Adriana had this rather hellish encounter. “A guy came up to me and saw my cane, started talking to me about how he can’t see either (he was sighted as far as I could tell) and then told me he was Satan and started talking about his life using plot points from the Netflix show Lucifer. Then he started hitting on me and asked for my number. He had blood on his shirt and hands…”
On the other end of the spectrum, Rebecca recalls a time when, “A man on the bus once tried to convince me to come to his church so they could pray for me to be healed. I declined but had to sit next to him for the next 10 minutes, which was rather awkward.”
Have you ever gotten lost? If so, can you describe that experience and the process of re-navigating?
While ‘getting lost to be found’ is palatable in fiction, in reality it’s much more nerve-wracking. Often it’s as simple as the time Michael “caught the wrong bus to go home, got off at the next stop and waited for the next bus to go back.”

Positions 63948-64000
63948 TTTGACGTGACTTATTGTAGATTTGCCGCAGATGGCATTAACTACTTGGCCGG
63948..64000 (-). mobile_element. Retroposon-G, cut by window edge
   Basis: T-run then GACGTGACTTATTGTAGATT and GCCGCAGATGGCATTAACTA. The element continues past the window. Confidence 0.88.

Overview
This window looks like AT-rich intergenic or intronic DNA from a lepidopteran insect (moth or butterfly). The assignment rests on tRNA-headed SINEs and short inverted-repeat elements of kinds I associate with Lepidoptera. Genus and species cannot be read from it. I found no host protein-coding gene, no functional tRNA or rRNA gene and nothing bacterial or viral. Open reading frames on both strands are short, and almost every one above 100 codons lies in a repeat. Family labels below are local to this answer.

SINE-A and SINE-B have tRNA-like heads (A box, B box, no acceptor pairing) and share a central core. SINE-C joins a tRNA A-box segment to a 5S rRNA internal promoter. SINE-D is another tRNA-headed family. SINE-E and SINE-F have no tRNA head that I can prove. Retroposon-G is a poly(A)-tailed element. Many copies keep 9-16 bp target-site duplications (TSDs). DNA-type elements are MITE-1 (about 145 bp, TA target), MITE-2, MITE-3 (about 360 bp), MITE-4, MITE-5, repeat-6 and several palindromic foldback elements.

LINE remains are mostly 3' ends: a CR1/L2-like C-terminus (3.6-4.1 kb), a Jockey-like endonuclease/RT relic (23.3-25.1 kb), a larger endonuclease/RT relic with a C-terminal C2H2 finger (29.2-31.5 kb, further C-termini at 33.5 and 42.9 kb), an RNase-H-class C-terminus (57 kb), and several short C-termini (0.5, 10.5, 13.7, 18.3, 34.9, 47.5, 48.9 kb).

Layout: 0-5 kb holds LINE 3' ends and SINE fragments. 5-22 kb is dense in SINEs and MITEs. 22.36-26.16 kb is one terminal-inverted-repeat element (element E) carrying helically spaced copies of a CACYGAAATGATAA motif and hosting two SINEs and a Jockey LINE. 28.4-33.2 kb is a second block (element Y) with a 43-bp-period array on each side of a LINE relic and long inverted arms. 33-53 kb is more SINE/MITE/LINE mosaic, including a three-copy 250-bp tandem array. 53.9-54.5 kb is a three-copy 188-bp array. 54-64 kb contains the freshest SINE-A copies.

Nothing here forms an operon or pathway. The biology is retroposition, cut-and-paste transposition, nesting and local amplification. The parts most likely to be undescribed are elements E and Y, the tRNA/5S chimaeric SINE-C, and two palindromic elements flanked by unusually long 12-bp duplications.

And of course, at the heart of every misadventure, there’s the unreliability of technology. Emily said, “I always get lost when I can’t tell on the map what side of the road I’m on due to Apple Maps glitches. I usually panic for like five minutes, ask someone where I am, or I find a landmark on the map.”
What do you like about Sydney’s public transport?
Let’s start with the good stuff first; there’s a general consensus that “Staff are friendly and the platform announcer is loud so I can hear if I’m on the right platform. NSW transport is very accommodating, very accessible and most staff are very helpful. The workers are super, super helpful!! They always ask me if I need assistance if I look lost.”
What do you dislike about Sydney’s public transport?
Now on to the not so nice stuff: “Some of the notification boards are quite hard to read at some stations, even at close range. Also, some trains at the platform are a little bit away from the platform and it can be a little awkward to get on. The gap between the train and the platform is definitely an issue. I dislike not being able to read bus and train timetables, I dislike that some trains and buses don’t come often enough, and that it can take me almost an hour to get to places that are five minutes drive away from my house because transport in that direction is inadequate or doesn’t exist.”